The setup screen is exactly what you will find in Forza Motorsport 5. The Force Feedback actually feels a tad stronger, or maybe it’s cause I’m going off road. You can adjust Vibration and Force Feedback from 0-100 and you can also adjust your degrees of rotation in 20 degree increments from 270 to 900 which I recommend keeping at the default of 900.
I take out all deadzones which is actually the default setting except on the clutch where I lower the outside deadzone so I have a shorter throw on my clutch which aids in shifting
The TH8A works like a charm and you can run with a manual and full clutch. Just make sure your TX wheel has the latest firmware or as you may see in my first few hours of gameplay, it wont work.
In regards to controller or button configuration. I would like to see an option to do a custom setup versus just having 5 presets. Example, I would love an option to use the Dpad to look around when trying to locate a barn find. You can configure your wheel to look left and right with the paddles if you are using the TH8A to shift.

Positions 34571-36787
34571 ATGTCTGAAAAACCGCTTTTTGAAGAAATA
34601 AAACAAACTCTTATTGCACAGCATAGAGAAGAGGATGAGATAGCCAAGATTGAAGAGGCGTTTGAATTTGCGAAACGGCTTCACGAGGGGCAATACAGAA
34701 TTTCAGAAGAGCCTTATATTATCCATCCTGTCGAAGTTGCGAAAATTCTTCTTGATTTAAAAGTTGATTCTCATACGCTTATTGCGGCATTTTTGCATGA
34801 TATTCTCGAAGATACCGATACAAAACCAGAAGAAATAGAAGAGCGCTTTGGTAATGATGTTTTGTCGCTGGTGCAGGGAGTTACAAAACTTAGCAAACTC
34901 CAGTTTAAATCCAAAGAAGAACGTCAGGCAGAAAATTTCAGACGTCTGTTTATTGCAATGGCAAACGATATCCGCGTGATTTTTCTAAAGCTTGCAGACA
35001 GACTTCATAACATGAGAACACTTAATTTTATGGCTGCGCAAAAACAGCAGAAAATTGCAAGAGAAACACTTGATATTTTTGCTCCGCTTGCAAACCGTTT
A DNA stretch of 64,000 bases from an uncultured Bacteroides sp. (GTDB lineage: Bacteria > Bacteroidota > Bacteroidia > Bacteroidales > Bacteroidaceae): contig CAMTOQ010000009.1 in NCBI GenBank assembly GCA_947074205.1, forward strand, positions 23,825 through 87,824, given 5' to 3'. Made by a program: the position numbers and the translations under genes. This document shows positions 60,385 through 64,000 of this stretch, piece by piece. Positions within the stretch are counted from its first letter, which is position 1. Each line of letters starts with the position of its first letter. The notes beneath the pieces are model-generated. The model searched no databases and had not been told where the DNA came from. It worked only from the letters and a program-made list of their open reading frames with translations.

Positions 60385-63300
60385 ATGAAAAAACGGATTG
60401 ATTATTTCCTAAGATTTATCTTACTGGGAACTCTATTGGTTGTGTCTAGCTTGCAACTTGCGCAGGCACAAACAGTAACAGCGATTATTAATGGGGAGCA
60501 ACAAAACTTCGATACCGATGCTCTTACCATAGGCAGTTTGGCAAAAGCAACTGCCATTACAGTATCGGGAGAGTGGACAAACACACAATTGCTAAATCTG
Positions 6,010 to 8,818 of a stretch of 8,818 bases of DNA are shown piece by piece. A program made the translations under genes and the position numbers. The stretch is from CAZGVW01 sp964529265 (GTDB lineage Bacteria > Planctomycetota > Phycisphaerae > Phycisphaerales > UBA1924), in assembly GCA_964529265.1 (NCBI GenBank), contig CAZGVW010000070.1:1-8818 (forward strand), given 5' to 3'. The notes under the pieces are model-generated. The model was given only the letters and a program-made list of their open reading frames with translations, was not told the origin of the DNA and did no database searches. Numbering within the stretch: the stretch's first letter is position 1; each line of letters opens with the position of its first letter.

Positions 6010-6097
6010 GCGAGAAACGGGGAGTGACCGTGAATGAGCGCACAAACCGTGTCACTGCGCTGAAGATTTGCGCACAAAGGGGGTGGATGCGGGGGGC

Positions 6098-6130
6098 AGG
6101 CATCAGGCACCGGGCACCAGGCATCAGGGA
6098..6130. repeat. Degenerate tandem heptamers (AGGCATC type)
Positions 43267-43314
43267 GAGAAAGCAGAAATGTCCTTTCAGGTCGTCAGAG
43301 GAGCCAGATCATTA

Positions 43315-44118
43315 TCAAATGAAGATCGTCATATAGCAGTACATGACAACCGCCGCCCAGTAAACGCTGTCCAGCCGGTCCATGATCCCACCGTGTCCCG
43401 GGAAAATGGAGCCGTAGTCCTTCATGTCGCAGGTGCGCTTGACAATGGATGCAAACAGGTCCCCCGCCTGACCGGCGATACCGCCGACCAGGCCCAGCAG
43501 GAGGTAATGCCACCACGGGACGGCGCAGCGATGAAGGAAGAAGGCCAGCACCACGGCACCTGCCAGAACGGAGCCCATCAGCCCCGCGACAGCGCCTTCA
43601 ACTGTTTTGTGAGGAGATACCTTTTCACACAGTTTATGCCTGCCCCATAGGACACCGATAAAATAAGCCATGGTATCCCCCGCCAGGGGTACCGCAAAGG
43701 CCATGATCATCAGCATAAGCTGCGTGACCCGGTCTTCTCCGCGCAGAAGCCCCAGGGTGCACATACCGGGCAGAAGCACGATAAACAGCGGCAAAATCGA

That’s definitely a limitation or disadvantage of running a wheel as you can’t just look around when driving in cockpit mode.
I see a lot of people bitching about it being locked at 30 FPS and I personally don’t have a problem with it. Visually it looks stunning ! Love the rain effects, the day to night transitions which by the way I would like to have a button to turn the lights on. Sometimes they don’t come on soon enough.
I like the coloring and saturation and think they did a great job overall. Love plowing through a field at 100+ and seeing things fly. I have yet to see a frame rate hiccup while driving no matter what’s going on.
I would like an option to adjust the field of view but so far, I like how most of them are set. I’d also like to turn off the on screen wheel since I have one sitting in front of me.
How about we talk damage now ! I have to say, that if you’re running the off road events with full damage, you may want to reconsider it. When I raced online against Mechberg and the media guys, they had cosmetic damage only and I was beating the heck out of my car. If you want the ultimate challenge, crank the AI up to unbeatable, turn full damage on, all assists on with simulated steering and hang on ! I can’t imagine you’re going to win too many events the first time out at that setting. Especially off road.
You can beat your car up so much that it’s barely shifting and just sputtering along. Also if you miss-shift with full damage, you will beat up the transmission and your shifts get slower.